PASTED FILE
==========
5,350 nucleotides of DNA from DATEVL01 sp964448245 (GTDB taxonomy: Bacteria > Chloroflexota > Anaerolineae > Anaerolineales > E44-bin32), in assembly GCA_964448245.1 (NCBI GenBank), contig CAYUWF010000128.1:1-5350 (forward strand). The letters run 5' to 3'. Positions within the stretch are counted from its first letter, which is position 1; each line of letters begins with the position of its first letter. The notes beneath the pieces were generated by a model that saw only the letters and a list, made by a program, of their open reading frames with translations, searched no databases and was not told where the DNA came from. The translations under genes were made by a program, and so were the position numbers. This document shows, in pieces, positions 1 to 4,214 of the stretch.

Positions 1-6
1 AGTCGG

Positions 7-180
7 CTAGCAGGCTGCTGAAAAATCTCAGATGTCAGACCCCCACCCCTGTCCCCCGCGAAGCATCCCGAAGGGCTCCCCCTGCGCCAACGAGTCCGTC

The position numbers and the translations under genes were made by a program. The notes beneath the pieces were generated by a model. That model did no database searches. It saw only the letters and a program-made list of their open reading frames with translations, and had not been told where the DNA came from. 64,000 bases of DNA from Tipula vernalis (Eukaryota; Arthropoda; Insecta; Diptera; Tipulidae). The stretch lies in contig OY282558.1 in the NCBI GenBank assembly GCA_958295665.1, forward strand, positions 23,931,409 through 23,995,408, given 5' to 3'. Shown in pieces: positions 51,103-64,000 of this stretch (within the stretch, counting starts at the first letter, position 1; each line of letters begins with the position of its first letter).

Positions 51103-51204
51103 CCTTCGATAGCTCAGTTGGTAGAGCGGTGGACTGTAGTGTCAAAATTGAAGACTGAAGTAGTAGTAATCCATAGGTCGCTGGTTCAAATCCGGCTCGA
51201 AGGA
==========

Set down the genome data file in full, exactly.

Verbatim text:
5,350 nucleotides of DNA from DATEVL01 sp964448245 (GTDB taxonomy: Bacteria > Chloroflexota > Anaerolineae > Anaerolineales > E44-bin32), in assembly GCA_964448245.1 (NCBI GenBank), contig CAYUWF010000128.1:1-5350 (forward strand). The letters run 5' to 3'. Positions within the stretch are counted from its first letter, which is position 1; each line of letters begins with the position of its first letter. The notes beneath the pieces were generated by a model that saw only the letters and a list, made by a program, of their open reading frames with translations, searched no databases and was not told where the DNA came from. The translations under genes were made by a program, and so were the position numbers. This document shows, in pieces, positions 1 to 4,214 of the stretch.

Positions 1-6
1 AGTCGG

Positions 7-180
7 CTAGCAGGCTGCTGAAAAATCTCAGATGTCAGACCCCCACCCCTGTCCCCCGCGAAGCATCCCGAAGGGCTCCCCCTGCGCCAACGAGTCCGTC

The position numbers and the translations under genes were made by a program. The notes beneath the pieces were generated by a model. That model did no database searches. It saw only the letters and a program-made list of their open reading frames with translations, and had not been told where the DNA came from. 64,000 bases of DNA from Tipula vernalis (Eukaryota; Arthropoda; Insecta; Diptera; Tipulidae). The stretch lies in contig OY282558.1 in the NCBI GenBank assembly GCA_958295665.1, forward strand, positions 23,931,409 through 23,995,408, given 5' to 3'. Shown in pieces: positions 51,103-64,000 of this stretch (within the stretch, counting starts at the first letter, position 1; each line of letters begins with the position of its first letter).

Positions 51103-51204
51103 CCTTCGATAGCTCAGTTGGTAGAGCGGTGGACTGTAGTGTCAAAATTGAAGACTGAAGTAGTAGTAATCCATAGGTCGCTGGTTCAAATCCGGCTCGA
51201 AGGA